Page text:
I have to admit I've been pretty much glued to the television coverage of the London Summer Olympics.
I've been buying print copies of newspapers— something I admit to have basically stopped doing, as embarrassing as that is, given my profession— and I've been surfing the Internet in search of the quirky, the obtuse, the fun, the satirical and the funky of Olympic coverage.
And there's plenty of it out there.
Want to see a gallery of the tattoos of Olympians? Here you go.
Pundits have offered up their casting choices should the life of Michael Phelps ever make it to the big screen (though I think Ellen Burstyn is way too old to play Debbie Phelps and I can't see Ed Harris in the role of Bob Bowman, as suggested).
I've learned that the IRS expects a slice of the pie from U.S. Olympic medalists on two different levels.
The United States Olympic Committee gives cash bonuses to medalists — $25,000 for gold, $15,000 for silver and $10,000 for bronze.
The IRS expects Olympians to declare those bonuses as income and pay the approriate taxes.
Based on a 35 percent tax bracket, a gold medalist could expect an IRS bill of about $8,750 for each top prize earned, according to Americans for Tax Reform. American Olympians would owe about $5,250 on each silver medal won and $3,500 for each bronze.
According to those figures, Phelps will owe $45,500 for the bonuses on his four gold and two silver medals.
I can understand the government expecting taxes to be paid on the cash bonuses, though I also think one could argue the token amounts are just small efforts to reimburse the out-of-pocket expenses families have paid over the years to procure top-notch coaching, to travel to competitions and to feed world-class athletes (have you ever thought of what Phelps' grocery bill is?).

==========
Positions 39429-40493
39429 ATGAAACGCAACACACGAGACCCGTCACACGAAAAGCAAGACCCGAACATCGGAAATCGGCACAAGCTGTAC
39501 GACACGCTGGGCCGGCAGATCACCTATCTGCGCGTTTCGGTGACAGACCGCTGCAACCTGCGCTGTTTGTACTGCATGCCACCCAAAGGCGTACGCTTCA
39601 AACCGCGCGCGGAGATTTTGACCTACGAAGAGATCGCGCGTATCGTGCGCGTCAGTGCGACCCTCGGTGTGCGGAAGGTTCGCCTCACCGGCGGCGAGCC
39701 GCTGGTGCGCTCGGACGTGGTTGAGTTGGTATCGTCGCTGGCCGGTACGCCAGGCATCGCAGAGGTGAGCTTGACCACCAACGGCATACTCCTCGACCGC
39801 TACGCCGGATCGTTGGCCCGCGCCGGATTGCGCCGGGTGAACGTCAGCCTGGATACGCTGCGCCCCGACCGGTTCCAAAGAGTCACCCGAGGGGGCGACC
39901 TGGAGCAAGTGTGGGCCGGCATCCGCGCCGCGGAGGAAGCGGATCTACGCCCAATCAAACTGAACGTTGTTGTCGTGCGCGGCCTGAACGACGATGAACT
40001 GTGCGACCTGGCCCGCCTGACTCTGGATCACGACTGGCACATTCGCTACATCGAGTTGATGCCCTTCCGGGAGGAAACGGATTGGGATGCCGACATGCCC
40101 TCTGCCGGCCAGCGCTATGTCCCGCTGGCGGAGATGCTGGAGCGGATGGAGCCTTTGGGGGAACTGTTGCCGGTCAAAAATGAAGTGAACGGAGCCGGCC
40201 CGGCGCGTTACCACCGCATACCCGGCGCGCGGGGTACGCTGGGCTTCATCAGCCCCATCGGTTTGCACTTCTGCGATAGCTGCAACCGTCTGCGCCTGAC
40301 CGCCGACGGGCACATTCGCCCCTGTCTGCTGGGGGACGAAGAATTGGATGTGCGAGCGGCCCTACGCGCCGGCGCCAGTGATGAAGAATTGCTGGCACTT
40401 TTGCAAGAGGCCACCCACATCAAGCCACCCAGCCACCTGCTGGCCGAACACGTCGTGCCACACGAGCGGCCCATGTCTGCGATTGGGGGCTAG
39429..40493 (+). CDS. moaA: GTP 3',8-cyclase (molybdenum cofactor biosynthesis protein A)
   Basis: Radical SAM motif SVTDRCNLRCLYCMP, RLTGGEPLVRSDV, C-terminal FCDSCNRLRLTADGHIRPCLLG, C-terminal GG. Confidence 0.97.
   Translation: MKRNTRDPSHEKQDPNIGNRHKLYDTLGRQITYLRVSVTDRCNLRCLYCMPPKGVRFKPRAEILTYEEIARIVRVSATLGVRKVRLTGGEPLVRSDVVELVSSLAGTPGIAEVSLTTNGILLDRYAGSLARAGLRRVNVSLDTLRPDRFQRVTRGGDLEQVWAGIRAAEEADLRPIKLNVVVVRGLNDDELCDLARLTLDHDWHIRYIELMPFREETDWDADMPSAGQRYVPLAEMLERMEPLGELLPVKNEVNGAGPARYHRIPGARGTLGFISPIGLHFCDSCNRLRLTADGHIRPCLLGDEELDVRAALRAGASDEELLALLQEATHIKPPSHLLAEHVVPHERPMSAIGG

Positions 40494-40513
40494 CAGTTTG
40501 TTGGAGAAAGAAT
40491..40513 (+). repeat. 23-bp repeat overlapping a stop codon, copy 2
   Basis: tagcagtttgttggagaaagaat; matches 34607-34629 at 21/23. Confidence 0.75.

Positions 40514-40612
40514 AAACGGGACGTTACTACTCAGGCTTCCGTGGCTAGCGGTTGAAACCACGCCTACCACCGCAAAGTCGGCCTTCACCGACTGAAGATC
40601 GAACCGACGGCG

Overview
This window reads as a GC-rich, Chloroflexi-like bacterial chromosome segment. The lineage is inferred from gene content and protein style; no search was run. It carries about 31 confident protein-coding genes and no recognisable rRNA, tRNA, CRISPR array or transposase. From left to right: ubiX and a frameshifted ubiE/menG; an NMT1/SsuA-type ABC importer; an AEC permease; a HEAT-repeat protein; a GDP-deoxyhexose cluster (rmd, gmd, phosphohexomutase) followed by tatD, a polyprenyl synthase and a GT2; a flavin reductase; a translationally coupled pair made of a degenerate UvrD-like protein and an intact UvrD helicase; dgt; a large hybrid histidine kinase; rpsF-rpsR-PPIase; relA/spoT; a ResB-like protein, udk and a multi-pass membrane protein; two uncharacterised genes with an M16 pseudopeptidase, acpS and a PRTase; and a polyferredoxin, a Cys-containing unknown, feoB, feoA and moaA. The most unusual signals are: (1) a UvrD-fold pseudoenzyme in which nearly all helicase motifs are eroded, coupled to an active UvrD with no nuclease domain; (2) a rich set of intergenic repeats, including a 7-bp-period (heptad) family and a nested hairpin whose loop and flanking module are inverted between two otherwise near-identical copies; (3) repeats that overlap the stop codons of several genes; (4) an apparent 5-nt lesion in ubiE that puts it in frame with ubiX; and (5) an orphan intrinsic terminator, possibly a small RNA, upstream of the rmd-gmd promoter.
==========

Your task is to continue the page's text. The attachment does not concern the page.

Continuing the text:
Since the bonuses aren't salary for hours worked, and the atheletes don't ask for the payment, one could also argue the payments are unsolicited gifts, all or some of which would be tax-exempt, depending on the amount given.
But here's the IRS demand I don't get. The tax-collecting agency has apparently placed a monetary value on the medals themselves, and expects those to be declared as well.
A gold medal is worth $650, according to CNN, and could cost an athlete about $236 in taxes. Bronze medalists will be happy to learn that they will owe only $2 in taxes on the prizes valued at just $5.
Who knew bronze medalists would be the real winners?
In my Internet travels, I've also learned that live pigeon shooting was a sport in the 1900 Paris Games.
Three hundred pigeons were harmed in that Olympiad, according to the WBAL-TV report, and clay pigeons were used in all subsequent Olympics.
Croquet was also a sport in the Paris Games, although only one paying spectator showed up to watch the "competition."
Over the years, sports have come and gone. Recently, baseball and softball were removed from the roster and golf , which was last featured in the Olympics in 1904, will return to the 2016 Olympiad in Rio de Janiero.
Bowlers are lobbying to get their sport added to the Olympic lineup.
I say if curling can be an Olympic sport, so can bowling.
But here's hoping the shooting of live creatures never makes a comeback!